Acute abdomen

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Editor-In-Chief: C. Michael Gibson, M.S., M.D. [1]

Overview

Acute abdomen refers to a sudden, severe pain in the abdomen that is less than 24 hours in duration. It is in many cases an emergency condition requiring urgent and specific diagnosis, and the treatment usually involves surgery.

Classification

Peritonitis

Acute abdomen is occasionally used synonymously with peritonitis. This is not incorrect; however, peritonitis is the more specific term, referring to inflammation of the peritoneum. It is diagnosed on physical examination as rebound tenderness, or pain upon removal of pressure rather than application of pressure to the abdomen. Peritonitis may result from several diseases, notably appendicitis and pancreatitis.

Ischemic Acute abdomen

Vascular disorders are more likely to affect the small bowel than the large bowel. Arterial supply to the intestines is provided by the superior and inferior mesenteric arteries, (SMA and IMA respectively) both of which are direct branches of the aorta.

The superior mesenteric artery supplies:

  1. Small bowel
  2. Ascending and proximal 2/3 of the transverse colon

The inferior mesenteric artery supplies:

  1. Distal 1/3 of the transverse colon
  2. Descending colon
  3. Sigmoid colon

Of note, the splenic flexure, or the junction between the transverse and descending colon, is supplied by the most distal portions of both the inferior mesenteric artery and superior mesenteric artery. It is referred to medically as a watershed area, or an area especially vulnerable to ischemia during periods of systemic hypoperfusion, such as in shock (medical).

Acute abdomen of the ischemic variety is usually due to:

  1. A thromboembolism from the left side of the heart, such as may be generated during atrial fibrillation, occluding the SMA.
  2. Nonocclusive ischemia, such as that seen in hypotension secondary to heart failure may also contribute, but usually results in a mucosal or mural infarct, as contrasted with the typically transmural infarct seen in thromboembolus of the SMA.
  3. Primary mesenteric vein thromboses may also cause ischemic acute abdomen, usually precipitated by hypercoagulable states such as polycythemia vera.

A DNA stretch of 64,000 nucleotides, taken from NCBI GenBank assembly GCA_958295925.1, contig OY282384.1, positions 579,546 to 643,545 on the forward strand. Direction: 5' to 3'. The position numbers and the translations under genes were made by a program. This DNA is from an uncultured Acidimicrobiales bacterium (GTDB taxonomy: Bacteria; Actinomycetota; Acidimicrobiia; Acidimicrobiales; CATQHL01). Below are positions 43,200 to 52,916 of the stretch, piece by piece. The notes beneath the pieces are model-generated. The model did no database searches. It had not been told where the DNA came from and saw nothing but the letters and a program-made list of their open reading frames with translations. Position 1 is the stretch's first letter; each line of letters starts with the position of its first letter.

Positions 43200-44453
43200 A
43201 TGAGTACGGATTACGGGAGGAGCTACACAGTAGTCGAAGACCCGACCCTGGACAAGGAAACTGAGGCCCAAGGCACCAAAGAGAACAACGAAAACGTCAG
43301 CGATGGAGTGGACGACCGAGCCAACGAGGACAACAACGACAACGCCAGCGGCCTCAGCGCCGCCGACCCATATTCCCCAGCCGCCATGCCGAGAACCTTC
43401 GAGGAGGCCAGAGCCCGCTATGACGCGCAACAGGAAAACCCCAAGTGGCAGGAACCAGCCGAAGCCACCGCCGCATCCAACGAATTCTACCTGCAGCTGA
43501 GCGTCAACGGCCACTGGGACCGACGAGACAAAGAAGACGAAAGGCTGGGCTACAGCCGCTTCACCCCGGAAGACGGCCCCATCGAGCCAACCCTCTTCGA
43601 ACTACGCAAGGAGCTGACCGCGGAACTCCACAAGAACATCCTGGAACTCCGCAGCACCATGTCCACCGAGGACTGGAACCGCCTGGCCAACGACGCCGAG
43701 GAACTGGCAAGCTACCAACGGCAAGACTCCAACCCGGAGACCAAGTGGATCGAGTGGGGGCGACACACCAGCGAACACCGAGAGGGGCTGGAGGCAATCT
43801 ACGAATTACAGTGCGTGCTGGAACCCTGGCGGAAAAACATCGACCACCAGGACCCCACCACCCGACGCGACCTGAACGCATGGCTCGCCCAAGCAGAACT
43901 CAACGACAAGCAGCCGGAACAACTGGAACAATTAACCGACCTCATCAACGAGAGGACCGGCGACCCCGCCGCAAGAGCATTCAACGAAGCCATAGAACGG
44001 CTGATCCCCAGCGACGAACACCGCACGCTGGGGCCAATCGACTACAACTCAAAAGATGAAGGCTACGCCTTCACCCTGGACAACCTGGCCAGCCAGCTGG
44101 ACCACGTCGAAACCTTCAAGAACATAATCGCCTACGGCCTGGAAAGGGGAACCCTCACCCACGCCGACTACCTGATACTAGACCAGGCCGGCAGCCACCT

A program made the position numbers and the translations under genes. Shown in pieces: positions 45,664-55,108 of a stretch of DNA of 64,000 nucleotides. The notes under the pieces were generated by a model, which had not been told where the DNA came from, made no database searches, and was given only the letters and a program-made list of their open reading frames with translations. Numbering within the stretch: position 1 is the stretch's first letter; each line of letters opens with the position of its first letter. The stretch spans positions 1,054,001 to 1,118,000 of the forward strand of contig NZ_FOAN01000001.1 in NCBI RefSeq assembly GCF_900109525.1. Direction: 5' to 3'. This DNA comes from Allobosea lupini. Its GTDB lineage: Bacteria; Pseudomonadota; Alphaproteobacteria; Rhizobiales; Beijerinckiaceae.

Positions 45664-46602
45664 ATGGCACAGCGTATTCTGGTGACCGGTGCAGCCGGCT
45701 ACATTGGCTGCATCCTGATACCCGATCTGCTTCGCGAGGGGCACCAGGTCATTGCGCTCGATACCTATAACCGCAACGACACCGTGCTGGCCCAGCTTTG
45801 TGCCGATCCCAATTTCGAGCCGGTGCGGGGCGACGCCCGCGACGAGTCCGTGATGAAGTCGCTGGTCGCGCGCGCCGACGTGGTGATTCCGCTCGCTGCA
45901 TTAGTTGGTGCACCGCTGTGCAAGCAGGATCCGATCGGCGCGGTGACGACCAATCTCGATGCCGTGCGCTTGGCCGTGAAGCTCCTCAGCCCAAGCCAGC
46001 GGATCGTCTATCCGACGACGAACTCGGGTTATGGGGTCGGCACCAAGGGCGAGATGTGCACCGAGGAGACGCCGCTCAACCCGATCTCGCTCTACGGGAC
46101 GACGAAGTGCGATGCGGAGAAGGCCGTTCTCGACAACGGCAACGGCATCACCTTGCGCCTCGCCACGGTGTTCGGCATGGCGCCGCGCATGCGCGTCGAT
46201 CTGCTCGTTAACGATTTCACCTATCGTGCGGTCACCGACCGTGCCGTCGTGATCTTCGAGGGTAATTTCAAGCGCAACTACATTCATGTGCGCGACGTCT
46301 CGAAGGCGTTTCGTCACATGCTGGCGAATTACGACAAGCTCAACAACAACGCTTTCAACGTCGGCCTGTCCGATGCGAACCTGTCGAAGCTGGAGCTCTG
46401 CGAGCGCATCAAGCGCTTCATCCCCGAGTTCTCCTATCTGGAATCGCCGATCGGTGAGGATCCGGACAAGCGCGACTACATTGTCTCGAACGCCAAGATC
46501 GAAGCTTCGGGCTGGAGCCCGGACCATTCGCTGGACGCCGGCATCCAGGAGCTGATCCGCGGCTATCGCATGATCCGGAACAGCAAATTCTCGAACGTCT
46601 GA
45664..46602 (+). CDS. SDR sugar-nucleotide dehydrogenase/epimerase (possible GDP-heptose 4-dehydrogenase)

Causes

Life Threatening Causes

Common Causes

Causes by Organ System

Cardiovascular No underlying causes
Chemical/Poisoning No underlying causes
Dental No underlying causes
Dermatologic No underlying causes
Drug Side Effect Clomifene
Ear Nose Throat No underlying causes
Endocrine No underlying causes
Environmental No underlying causes
Gastroenterologic No underlying causes
Genetic No underlying causes
Hematologic No underlying causes
Iatrogenic No underlying causes
Infectious Disease No underlying causes
Musculoskeletal/Orthopedic No underlying causes
Neurologic No underlying causes
Nutritional/Metabolic No underlying causes
Obstetric/Gynecologic No underlying causes
Oncologic No underlying causes
Ophthalmologic No underlying causes
Overdose/Toxicity No underlying causes
Psychiatric No underlying causes
Pulmonary No underlying causes
Renal/Electrolyte No underlying causes
Rheumatology/Immunology/Allergy No underlying causes
Sexual No underlying causes
Trauma No underlying causes
Urologic No underlying causes
Miscellaneous No underlying causes

Causes in Alphabetical Order

Diagnosis

History and Symptoms

Patients with an Ischemic type of acute abdomen present with symptoms of:

Physical Examination

Abdomen

In cases of ischemic acute abdomen, bowel sounds will be absent.

Laboratory Findings

In cases of ischemic acute abdomen, laboratory tests reveal:

CT

A CT scan can provide a differential diagnosis between simple and complex pathologies causing the Acute abdomen. The scan can also provide evidence to the doctor whether surgical intervention is necessary.

Other Imaging Findings

In cases of ischemic acute abdomen, abdominal radiography will show many air-fluid levels, as well as widespread edema.

Treatment

Surgery

Acute ischemic abdomen is a surgical emergency. Typically, treatment involves removal of the region of the bowel that has undergone infarction, and subsequent anastomosis of the remaining healthy tissue.

References


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